Con Licencia Para Matar

We’ve covered a couple of examples of Mexitrash before, in La Guerrera Vengadora 2, El Jardinero 2 and Perra Maldita: here is a vintage example. This clip comes from a 1968 film called Con Licencia Para Matar, which translates as “With a License To Kill” – I hear the Broccolis preparing a law-suit as we speak. It stars Emily Cranz, Maura Monti and Barbara Angely as three women who have ‘normal’ lives by day, but fight crime and international terrorists by night. It proved popular enough to merit a sequel, Muñecas peligrosas. Now, where can we find the whole thing…?

[Update, December 2013. I now have a source for the whole film, albeit without subtitles. We’ll see what happens in 2014!]

Yo-Yo Girl Cop

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“Yo-yo. Girl. Cop,” said Chris, burdening those three words with sarcasm, as only she can, and giving me one of those sidelong glances, heavy with additional meaning. Hey, what can I say. This was an unexpected revival of the series, from 2006, with the lead played by pop singer Matsura. She is a wild-child coerced into undercover work by Kazutoshi Kira (Takeuchi, from Takashi Miike’s Dead or Alive trilogy), to save her mother who is being held on espionage charges in the US [in a nice touch, Mom is played by Yuki Saito, who was the first live-action Sukeban Deka, in the original TV series]. Her mission – should she choose to accept it – is to go into a high-school and uncover those behind the threatening Enola Gay website, a neo-terrorist URL that now has a counter on it, with less than 72 hours remaining. She befriends Konno Tae (Okada), the meek victim of relentless bullying, and also encounters the school’s queen bee, Reika Akiyama (Rika Ishikawa – shown right, and another pop singer, like Okada part of the v-u-den group) and her clique. Can she work out what’s going down, and pull the plug on it?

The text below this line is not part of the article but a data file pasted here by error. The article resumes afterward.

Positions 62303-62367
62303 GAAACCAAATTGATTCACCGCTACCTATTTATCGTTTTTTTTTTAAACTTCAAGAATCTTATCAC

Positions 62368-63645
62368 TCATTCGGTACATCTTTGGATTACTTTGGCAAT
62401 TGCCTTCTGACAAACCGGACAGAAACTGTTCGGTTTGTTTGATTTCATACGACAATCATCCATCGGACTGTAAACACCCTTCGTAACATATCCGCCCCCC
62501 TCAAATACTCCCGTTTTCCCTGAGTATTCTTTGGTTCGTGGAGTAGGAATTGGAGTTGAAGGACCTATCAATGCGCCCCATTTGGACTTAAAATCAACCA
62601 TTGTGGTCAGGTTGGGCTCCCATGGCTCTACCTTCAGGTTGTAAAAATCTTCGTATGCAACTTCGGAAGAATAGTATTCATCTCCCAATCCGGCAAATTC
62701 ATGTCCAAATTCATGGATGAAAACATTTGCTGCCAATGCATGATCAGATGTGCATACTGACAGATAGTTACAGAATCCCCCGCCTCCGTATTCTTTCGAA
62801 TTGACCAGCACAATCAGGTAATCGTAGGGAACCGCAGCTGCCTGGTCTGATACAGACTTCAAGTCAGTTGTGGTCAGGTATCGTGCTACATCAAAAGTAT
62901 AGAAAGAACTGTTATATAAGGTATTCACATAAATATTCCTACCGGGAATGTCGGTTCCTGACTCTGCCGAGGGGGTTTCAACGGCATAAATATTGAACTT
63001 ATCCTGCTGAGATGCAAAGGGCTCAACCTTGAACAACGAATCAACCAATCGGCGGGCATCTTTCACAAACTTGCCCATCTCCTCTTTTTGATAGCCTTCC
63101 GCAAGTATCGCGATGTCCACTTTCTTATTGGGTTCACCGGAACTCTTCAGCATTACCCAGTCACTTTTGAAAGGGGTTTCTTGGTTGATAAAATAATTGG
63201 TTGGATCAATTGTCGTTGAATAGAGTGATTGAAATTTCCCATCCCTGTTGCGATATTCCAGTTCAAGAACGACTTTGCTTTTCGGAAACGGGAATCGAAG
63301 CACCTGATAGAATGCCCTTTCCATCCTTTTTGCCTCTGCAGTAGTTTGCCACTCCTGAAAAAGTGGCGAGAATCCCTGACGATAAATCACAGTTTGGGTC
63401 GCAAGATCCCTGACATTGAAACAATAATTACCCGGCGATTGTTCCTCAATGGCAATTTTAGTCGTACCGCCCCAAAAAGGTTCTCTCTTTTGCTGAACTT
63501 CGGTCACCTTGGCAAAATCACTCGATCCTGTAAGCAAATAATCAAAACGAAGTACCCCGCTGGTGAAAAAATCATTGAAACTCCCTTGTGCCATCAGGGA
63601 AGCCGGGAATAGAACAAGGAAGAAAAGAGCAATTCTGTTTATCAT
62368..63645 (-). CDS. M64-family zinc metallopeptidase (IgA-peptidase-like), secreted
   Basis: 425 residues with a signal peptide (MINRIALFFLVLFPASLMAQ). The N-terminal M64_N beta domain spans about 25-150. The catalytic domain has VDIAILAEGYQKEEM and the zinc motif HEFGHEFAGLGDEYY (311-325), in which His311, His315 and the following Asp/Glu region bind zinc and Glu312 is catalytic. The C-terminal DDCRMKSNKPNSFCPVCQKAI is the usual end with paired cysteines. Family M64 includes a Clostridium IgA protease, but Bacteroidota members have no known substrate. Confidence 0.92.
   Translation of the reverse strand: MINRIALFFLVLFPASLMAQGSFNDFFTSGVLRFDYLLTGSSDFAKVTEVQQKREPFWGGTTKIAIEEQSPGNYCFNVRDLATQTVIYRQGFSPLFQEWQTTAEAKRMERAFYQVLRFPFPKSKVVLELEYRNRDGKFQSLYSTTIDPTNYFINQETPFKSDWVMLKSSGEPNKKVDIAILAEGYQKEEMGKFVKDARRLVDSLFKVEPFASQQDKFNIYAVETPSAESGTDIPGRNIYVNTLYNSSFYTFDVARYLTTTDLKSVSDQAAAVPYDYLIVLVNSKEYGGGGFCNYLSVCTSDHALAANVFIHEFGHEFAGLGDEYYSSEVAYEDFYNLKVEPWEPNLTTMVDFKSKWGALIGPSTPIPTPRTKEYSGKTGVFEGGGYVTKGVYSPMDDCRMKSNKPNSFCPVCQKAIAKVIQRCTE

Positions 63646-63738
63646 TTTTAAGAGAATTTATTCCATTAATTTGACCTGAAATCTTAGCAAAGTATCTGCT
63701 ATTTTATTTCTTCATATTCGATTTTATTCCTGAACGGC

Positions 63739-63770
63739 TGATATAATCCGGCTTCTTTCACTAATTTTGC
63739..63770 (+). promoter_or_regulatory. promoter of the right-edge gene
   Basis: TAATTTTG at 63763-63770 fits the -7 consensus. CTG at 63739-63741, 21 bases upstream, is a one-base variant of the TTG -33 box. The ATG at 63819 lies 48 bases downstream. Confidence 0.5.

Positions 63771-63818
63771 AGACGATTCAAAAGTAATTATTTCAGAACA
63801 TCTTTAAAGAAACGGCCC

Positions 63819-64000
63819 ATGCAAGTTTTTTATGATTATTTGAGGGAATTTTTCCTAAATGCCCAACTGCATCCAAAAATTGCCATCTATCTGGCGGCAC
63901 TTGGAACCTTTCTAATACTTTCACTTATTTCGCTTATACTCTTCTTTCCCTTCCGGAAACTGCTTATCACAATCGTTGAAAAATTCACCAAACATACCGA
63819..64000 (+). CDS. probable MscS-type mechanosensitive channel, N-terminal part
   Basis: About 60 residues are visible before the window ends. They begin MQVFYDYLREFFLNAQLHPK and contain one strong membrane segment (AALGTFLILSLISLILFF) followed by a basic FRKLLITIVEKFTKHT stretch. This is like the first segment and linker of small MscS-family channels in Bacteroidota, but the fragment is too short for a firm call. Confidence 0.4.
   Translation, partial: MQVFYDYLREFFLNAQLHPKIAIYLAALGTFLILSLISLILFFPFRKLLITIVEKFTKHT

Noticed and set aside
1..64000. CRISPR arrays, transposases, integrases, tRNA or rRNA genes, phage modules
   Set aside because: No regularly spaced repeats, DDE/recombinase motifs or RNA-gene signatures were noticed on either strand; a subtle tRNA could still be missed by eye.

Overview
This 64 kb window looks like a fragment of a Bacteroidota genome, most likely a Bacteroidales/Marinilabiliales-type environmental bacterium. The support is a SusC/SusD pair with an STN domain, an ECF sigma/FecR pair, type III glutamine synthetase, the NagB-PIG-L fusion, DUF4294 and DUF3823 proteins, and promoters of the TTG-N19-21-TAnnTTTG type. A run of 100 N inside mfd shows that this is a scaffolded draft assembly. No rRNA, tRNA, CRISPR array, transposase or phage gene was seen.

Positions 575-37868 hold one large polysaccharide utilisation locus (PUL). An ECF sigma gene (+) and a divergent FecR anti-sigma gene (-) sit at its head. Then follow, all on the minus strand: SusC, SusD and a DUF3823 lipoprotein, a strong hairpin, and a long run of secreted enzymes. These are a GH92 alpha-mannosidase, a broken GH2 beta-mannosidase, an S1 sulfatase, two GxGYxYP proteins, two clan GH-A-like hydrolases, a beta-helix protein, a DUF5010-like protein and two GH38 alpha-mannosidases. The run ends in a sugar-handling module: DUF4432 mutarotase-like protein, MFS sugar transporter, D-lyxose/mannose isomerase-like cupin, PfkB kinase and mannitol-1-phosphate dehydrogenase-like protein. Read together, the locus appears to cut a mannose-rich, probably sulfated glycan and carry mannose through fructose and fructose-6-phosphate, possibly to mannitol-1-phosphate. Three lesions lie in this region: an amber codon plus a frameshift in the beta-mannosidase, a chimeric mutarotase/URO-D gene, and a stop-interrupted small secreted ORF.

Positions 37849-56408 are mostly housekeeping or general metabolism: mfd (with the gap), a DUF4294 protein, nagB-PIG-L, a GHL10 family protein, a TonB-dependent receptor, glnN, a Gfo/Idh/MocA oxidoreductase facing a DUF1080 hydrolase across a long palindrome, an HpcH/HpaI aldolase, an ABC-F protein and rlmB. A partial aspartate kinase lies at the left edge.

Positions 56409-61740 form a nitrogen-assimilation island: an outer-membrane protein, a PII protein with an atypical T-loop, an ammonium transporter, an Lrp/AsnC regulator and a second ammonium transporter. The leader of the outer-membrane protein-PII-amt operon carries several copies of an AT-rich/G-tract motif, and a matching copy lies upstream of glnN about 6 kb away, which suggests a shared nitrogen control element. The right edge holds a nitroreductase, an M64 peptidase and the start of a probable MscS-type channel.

The movie has a distinctly split-personality. Early and late, it has the straight-laced but extreme camp aspects you’d expect, with much meaningful staring, po-faced declarations and radical costuming decisions. However, for most of the middle, such angles are all but discarded for an earnest examination of contemporary social realities in Japanese educational establishments, with special focus on the problem of bullying. It isn’t bad, on its own terms – and handles the dehumanizing nature of the Internet particularly effectively – yet appears to have come from an entirely different film, and the two aspects fail abjectly to mesh, resulting in a startling unevenness of tone. Fortunately, Matsura is surprisingly good in the role, with a gutter-mouthed toughness quite at odds with her background in the entirely artificial world of J-pop idols.